BY DARREN JOHNSTONE @CCP_Sport
Danny Swanson insists being subjected to an ‘army camp’ at Hearts is a walk in the park compared to earning a living as a plumber.
The former Dundee United and Peterborough forward is gradually getting used to the demands placed on the squad on the training ground after joining from Coventry City in September.
However, the 28-year-old insists you will not find him complaining about their workload after plying his trade outside of football before being handed his big break at Tannadice in 2008.
He said: “I’m enjoying it, I still feel like I’m playing catch up to be honest but if I’m going to get fit it’s definitely going to be here because it’s like an army camp.
“I mean that in a good way, it’s not just running but it’s hard work.
“We do treble sessions twice a week, which is something I’m new to, but the boys told me what to expect when I got here.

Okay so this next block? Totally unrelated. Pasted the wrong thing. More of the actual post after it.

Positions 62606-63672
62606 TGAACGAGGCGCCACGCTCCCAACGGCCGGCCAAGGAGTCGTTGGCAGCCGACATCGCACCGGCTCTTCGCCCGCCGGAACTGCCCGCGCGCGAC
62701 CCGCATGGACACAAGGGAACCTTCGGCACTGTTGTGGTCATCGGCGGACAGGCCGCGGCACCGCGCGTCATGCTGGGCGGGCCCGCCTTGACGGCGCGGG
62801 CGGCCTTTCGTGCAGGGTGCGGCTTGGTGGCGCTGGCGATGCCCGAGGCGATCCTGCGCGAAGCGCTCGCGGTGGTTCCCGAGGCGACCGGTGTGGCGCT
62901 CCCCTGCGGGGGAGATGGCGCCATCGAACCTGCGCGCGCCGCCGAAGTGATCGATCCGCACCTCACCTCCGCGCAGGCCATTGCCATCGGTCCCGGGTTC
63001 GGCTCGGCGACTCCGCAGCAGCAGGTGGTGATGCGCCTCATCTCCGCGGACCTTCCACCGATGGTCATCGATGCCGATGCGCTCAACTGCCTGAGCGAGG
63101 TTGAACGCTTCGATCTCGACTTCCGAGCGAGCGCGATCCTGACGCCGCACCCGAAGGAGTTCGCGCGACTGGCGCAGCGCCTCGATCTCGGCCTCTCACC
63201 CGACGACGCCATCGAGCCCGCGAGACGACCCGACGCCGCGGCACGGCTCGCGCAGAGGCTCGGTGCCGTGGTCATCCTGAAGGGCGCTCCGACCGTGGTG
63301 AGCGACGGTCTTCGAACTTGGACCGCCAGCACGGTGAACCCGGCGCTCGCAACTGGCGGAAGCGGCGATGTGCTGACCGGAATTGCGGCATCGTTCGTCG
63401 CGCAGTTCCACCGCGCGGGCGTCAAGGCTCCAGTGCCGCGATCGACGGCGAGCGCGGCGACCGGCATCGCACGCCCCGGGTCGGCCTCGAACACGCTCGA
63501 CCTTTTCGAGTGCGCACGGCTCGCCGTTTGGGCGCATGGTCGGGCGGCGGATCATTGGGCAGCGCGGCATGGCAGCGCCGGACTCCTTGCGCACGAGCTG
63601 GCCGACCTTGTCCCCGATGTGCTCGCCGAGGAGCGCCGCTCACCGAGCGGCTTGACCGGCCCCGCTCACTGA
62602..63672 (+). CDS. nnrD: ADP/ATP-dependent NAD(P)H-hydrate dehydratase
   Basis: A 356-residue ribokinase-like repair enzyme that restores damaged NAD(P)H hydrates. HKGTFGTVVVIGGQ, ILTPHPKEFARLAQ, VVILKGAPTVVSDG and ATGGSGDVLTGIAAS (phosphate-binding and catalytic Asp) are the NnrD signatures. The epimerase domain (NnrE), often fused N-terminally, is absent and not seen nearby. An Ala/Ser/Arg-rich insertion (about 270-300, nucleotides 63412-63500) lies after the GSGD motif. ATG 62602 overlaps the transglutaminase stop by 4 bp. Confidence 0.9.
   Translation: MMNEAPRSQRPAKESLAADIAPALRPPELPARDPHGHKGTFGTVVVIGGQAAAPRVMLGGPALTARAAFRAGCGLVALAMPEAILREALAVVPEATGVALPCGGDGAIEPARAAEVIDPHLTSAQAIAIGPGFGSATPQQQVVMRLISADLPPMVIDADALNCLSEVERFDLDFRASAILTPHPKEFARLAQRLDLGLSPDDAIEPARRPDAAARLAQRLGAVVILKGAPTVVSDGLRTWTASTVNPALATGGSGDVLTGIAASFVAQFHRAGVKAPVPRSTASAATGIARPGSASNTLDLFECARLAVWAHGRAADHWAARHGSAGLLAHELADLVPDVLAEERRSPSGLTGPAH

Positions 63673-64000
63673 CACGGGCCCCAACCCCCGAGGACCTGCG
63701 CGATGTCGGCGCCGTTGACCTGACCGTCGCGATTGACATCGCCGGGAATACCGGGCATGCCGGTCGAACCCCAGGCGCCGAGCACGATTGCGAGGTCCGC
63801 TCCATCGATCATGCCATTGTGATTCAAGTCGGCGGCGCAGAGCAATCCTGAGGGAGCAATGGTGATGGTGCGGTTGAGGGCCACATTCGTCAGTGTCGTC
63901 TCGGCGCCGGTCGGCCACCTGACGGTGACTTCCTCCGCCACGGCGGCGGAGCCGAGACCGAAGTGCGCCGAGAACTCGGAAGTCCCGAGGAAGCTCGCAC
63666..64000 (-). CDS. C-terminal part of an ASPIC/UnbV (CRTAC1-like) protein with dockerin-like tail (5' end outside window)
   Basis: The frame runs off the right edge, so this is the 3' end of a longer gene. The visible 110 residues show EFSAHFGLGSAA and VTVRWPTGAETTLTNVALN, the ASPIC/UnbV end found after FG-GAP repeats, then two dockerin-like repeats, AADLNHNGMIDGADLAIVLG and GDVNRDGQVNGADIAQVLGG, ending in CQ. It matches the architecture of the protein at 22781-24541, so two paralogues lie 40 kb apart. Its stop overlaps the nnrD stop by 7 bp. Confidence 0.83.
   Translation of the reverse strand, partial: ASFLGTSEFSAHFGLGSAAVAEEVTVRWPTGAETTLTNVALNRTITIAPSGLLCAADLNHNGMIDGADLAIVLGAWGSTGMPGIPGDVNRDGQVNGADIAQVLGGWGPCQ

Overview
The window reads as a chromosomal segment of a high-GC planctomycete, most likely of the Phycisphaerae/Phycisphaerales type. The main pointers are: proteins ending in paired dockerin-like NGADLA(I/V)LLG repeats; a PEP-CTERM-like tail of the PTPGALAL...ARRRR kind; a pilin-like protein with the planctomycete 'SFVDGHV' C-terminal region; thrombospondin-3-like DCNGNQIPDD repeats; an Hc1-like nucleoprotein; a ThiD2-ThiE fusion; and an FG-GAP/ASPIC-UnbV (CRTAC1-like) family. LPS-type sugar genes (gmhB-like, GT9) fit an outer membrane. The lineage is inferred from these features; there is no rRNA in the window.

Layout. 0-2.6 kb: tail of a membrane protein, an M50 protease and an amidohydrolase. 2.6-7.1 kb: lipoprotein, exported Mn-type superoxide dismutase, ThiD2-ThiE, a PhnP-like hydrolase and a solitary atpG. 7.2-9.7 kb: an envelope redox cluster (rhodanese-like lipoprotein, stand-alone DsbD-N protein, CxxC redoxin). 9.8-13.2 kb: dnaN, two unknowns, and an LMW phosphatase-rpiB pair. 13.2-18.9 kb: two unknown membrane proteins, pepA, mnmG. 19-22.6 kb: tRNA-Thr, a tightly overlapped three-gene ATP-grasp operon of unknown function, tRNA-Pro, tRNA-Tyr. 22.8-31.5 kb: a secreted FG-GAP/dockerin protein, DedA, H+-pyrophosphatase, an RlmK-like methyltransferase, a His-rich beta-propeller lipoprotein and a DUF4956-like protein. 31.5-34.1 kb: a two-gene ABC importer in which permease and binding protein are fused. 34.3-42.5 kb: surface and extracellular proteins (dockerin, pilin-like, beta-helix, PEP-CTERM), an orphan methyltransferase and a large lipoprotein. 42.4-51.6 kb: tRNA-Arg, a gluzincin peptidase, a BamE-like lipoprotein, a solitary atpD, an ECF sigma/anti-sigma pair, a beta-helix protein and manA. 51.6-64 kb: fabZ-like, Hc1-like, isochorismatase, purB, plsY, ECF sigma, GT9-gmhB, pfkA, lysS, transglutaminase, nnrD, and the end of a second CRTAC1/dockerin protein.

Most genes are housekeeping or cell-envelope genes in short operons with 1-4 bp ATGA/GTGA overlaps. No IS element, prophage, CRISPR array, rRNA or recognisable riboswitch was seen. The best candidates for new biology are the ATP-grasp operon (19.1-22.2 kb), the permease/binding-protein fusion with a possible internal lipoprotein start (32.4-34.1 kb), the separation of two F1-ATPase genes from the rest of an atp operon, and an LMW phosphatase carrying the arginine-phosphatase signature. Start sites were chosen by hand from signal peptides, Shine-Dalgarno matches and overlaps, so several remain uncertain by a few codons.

“After the morning session you go to the gym and then you train again. I’ve never done that before, training after the gym, but I’m getting used to it now.
“The first few times I couldn’t feel my legs in the afternoon. I really couldn’t. I remember after the first one I did I was hobbling about but now I’m handling it a lot better and enjoying it.
“At Peterborough, because the gym was so far away, not many of the boys would go so we’d just head home and that would be it.
“We’d spend time with our families, or play the X-Box and generally get bored.”
Having to put in the hours in the gym and on the training pitch, however, is not a chore to Swanson.
Speaking ahead of today’s visit of Hamilton, he added: “It’s hard work but I’ve done 9-5 jobs before and it’s nothing like that, I can tell you.
“I enjoy coming in every morning to play football, what can you complain about?
“I was a plumber before football and it was more like 7am to 6pm. It was brutal, I hated it.
“So these hard sessions are nothing compared to that. You’ve still got these boys like Calum Paterson who have never worked a day in their lives and don’t have a clue how lucky they are.
“I think it makes me appreciate my life as a footballer a lot more. I played with (Crystal Palace striker) Dwight Gayle, he worked outside football and look at him now.
“We don’t want to go back to that in a hurry so you work hard to make a go of your career.”